Blogs > Red Wings Corner

Up-to-the minute updates and insights from the Red Wings locker room at home and on the road. By Chuck Pleiness of The Macomb Daily.

Wednesday, May 6, 2009

That darned whistle

I'd like to know the genesis of the NHL's play-stoppage, whistle-blowing rule is, but it really should change. If I understand it correctly, it doesn't matter that the referee blew the whistle after Hossa put the puck in the net last night or even if a whistle blew. The play is dead when the referee intends to blow the whistle or just loses sight of the puck.

I think I understand the logic, but I disagree with it. The play is what determines what happens, not the physical action of blowing a whistle.

But as every other sport in its right mind knows, if you make the play stoppage point in the referee's head, you take away any chance for review. Had the rule been the whistle determines play stoppage, the Hossa goal (non-goal) could have been reviewed, it could have been determined that the puck was never covered and it could have been heard that the whistle came after the goal.

I'm not saying that the Red Wings would have won last night's game had Hossa's goal been allowed. But last night's play certainly pointed out that the NHL's rule on play stoppage is a poor one.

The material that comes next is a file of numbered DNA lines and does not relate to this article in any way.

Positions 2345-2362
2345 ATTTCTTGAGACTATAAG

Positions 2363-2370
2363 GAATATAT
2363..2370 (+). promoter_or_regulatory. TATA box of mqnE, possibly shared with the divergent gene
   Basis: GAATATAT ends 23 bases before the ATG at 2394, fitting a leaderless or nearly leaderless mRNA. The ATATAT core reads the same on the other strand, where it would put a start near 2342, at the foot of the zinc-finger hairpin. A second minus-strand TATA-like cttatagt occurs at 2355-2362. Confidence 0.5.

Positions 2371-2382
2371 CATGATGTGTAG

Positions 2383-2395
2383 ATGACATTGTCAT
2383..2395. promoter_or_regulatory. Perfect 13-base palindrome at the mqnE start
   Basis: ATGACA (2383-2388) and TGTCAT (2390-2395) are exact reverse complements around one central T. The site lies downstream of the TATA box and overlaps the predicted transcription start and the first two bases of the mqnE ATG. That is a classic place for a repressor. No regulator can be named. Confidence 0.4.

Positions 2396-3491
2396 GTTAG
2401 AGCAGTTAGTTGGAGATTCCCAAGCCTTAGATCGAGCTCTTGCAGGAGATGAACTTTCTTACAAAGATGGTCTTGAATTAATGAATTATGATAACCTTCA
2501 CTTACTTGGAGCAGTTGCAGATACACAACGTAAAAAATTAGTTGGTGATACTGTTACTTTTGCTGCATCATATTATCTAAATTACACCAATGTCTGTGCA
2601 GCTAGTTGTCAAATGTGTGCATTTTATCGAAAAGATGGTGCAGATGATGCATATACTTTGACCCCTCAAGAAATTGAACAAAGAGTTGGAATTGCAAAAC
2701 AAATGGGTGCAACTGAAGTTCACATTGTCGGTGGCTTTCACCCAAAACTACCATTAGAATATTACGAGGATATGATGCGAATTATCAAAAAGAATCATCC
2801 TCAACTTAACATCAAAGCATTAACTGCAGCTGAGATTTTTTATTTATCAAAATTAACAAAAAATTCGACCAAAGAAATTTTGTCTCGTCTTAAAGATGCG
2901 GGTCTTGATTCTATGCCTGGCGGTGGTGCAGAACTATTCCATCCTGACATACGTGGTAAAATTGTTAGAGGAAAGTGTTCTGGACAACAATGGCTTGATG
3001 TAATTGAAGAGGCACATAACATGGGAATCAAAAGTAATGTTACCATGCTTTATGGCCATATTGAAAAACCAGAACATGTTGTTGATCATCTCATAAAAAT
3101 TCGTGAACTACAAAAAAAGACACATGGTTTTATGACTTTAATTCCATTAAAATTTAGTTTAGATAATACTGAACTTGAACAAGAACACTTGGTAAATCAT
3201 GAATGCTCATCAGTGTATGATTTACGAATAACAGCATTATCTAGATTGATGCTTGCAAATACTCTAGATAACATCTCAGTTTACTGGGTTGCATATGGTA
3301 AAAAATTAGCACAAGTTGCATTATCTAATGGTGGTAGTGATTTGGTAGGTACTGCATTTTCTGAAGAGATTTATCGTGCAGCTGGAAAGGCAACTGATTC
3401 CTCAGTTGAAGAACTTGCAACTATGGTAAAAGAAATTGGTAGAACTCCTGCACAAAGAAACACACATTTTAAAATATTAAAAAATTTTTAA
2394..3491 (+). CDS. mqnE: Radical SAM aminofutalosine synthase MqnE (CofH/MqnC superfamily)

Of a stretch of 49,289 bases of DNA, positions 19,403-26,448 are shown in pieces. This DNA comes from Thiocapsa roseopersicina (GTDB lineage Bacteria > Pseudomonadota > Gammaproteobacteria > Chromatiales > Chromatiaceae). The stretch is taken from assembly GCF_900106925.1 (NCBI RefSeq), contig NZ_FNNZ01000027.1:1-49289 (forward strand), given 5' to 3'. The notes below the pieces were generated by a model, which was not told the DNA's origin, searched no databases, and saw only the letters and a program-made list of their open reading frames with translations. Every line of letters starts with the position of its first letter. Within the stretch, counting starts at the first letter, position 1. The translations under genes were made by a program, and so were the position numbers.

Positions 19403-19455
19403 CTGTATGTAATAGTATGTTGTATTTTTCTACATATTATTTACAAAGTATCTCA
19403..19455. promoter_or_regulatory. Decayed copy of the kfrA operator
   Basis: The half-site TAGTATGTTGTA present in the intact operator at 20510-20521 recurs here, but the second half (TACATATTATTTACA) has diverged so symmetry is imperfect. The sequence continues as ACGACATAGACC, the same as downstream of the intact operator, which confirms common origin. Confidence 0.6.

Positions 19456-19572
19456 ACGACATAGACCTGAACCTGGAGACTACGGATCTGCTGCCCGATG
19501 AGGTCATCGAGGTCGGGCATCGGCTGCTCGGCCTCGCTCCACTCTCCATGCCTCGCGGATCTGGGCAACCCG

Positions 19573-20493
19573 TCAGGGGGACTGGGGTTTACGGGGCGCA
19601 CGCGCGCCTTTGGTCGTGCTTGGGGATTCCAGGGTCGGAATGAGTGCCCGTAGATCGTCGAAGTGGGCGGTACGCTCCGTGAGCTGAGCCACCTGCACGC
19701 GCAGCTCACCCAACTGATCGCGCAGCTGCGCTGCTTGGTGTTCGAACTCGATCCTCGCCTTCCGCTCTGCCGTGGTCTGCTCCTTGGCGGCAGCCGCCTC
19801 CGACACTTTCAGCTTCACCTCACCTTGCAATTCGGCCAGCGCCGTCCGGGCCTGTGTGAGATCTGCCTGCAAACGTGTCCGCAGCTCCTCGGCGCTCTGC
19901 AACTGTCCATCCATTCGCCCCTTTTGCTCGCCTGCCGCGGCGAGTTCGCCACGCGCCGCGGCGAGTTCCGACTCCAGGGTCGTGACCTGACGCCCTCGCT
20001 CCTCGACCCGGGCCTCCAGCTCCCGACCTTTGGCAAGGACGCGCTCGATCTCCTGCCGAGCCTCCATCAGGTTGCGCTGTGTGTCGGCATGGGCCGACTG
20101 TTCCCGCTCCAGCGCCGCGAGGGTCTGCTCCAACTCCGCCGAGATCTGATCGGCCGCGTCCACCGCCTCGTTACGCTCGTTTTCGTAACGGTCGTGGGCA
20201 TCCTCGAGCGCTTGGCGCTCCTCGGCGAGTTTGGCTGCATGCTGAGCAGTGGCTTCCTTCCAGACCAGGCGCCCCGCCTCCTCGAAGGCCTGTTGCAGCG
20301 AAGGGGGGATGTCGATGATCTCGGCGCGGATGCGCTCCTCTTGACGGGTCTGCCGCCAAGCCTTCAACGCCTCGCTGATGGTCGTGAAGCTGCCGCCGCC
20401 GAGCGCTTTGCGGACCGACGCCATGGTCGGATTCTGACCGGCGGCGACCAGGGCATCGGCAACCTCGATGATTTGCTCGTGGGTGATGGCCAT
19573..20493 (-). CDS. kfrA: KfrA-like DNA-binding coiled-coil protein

Anonymous lilja4mvp said...

the nfl did the right thing the season after the hochuli disaster...will the nhl?

...unfortunately, probably not.

May 6, 2009 at 8:10 PM 
Blogger jl said...

exactly bruce ... with instant replay, you can always go back and check if the puck was covered and then dislodged or pushed into the net. officials should err on the side of blowing the whistle late, if anything, since you can only review before the whistle blows (and players stop playing). the whistle is to prevent injuries and scrums, nothing else.

May 6, 2009 at 9:48 PM 
Anonymous Ryan said...

I dunno, this is a tough issue. If play is dead when the whistle goes, you could have a goalie legitimately freeze the puck, then someone drive his stick into the goalie's glove and push the puck into the net before the ref actually blows the whistle.

I do think the league should take a long, hard look at which plays are reviewable and which aren't. Kicking motions and high sticks are often difficult judgement calls, even with slow-motion high definition instant replays from multiple angles. Something like what happened to Hossa, or a missed offside, or even goaltender interference are often cut-and-dried, and replays show that refs sometimes just make a flagrantly wrong call.

Good luck getting anyone to take a look at this issue, though. Since the foot-in-the-crease debacle, the league has been terrified of video review.

May 6, 2009 at 10:08 PM 

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